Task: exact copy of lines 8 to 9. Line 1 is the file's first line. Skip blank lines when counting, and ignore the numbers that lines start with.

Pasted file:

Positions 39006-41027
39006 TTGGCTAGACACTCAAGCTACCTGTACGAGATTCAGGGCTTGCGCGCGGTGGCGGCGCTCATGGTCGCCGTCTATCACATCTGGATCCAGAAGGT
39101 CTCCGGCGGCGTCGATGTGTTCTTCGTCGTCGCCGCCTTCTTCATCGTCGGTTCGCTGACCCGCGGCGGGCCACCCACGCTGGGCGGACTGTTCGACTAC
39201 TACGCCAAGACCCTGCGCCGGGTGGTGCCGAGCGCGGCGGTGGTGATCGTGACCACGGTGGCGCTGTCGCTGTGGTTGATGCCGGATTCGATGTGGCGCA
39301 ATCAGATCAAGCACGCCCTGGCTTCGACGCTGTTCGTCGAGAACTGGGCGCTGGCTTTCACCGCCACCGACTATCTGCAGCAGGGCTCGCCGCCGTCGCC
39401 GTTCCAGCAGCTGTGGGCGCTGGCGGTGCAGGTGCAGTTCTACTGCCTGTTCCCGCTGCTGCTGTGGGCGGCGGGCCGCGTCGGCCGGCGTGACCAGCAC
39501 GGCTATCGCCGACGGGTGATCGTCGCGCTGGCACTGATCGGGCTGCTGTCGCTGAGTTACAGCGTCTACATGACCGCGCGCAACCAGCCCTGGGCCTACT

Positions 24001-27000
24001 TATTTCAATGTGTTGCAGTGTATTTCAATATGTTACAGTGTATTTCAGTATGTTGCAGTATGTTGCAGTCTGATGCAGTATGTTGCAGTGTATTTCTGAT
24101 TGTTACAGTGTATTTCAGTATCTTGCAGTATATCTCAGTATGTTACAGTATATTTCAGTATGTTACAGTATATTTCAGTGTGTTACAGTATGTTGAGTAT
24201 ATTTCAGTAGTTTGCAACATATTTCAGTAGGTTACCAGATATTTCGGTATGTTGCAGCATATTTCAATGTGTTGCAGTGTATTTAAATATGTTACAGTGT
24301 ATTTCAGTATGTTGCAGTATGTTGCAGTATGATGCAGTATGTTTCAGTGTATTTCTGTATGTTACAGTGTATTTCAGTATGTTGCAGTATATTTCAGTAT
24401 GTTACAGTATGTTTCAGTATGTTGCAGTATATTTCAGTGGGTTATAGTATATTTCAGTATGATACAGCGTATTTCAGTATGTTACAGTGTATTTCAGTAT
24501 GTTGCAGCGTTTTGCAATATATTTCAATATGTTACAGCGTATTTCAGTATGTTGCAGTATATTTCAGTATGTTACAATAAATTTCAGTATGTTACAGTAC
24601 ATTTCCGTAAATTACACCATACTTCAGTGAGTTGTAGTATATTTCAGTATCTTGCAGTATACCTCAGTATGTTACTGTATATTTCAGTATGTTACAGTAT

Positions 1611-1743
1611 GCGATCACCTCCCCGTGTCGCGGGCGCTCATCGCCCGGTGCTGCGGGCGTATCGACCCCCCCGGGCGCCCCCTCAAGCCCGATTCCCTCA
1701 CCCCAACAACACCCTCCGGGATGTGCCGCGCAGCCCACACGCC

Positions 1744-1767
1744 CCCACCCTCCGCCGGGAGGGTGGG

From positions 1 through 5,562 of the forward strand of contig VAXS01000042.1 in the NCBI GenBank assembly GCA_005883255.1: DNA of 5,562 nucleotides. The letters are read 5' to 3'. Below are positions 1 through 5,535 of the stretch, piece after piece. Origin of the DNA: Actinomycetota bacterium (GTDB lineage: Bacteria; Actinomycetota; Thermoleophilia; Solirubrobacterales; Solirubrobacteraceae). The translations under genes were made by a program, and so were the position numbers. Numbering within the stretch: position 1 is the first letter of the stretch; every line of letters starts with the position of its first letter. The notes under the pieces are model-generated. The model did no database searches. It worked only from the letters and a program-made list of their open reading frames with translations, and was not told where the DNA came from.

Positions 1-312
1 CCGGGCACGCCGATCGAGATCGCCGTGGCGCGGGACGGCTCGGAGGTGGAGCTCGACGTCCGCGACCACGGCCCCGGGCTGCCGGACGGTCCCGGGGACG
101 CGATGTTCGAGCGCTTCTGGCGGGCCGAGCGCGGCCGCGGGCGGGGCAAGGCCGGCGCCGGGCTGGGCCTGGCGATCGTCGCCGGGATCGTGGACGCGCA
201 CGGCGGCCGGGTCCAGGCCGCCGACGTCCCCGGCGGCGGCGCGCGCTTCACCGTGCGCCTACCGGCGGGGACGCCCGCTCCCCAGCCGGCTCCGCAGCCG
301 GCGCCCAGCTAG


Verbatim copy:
Positions 24001-27000
24001 TATTTCAATGTGTTGCAGTGTATTTCAATATGTTACAGTGTATTTCAGTATGTTGCAGTATGTTGCAGTCTGATGCAGTATGTTGCAGTGTATTTCTGAT